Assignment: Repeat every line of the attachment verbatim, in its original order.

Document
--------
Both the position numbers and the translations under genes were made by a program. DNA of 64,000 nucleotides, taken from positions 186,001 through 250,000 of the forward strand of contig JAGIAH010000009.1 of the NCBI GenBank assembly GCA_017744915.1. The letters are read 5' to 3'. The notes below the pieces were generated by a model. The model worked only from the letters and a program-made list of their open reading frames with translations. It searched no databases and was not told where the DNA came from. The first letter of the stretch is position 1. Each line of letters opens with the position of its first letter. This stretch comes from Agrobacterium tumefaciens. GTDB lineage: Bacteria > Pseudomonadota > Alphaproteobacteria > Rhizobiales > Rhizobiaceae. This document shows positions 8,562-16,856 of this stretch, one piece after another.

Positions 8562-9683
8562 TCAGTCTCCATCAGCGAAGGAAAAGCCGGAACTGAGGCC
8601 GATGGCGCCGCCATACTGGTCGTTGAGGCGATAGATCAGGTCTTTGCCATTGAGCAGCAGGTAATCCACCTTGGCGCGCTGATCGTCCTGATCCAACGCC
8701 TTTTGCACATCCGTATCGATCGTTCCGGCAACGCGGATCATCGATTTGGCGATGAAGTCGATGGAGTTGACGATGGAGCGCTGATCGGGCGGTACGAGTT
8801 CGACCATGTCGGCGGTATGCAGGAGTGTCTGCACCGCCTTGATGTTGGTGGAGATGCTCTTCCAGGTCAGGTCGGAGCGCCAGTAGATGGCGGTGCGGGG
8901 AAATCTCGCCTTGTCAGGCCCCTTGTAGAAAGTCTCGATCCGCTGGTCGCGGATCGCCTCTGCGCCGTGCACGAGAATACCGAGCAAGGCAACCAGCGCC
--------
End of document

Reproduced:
Both the position numbers and the translations under genes were made by a program. DNA of 64,000 nucleotides, taken from positions 186,001 through 250,000 of the forward strand of contig JAGIAH010000009.1 of the NCBI GenBank assembly GCA_017744915.1. The letters are read 5' to 3'. The notes below the pieces were generated by a model. The model worked only from the letters and a program-made list of their open reading frames with translations. It searched no databases and was not told where the DNA came from. The first letter of the stretch is position 1. Each line of letters opens with the position of its first letter. This stretch comes from Agrobacterium tumefaciens. GTDB lineage: Bacteria > Pseudomonadota > Alphaproteobacteria > Rhizobiales > Rhizobiaceae. This document shows positions 8,562-16,856 of this stretch, one piece after another.

Positions 8562-9683
8562 TCAGTCTCCATCAGCGAAGGAAAAGCCGGAACTGAGGCC
8601 GATGGCGCCGCCATACTGGTCGTTGAGGCGATAGATCAGGTCTTTGCCATTGAGCAGCAGGTAATCCACCTTGGCGCGCTGATCGTCCTGATCCAACGCC
8701 TTTTGCACATCCGTATCGATCGTTCCGGCAACGCGGATCATCGATTTGGCGATGAAGTCGATGGAGTTGACGATGGAGCGCTGATCGGGCGGTACGAGTT
8801 CGACCATGTCGGCGGTATGCAGGAGTGTCTGCACCGCCTTGATGTTGGTGGAGATGCTCTTCCAGGTCAGGTCGGAGCGCCAGTAGATGGCGGTGCGGGG
8901 AAATCTCGCCTTGTCAGGCCCCTTGTAGAAAGTCTCGATCCGCTGGTCGCGGATCGCCTCTGCGCCGTGCACGAGAATACCGAGCAAGGCAACCAGCGCC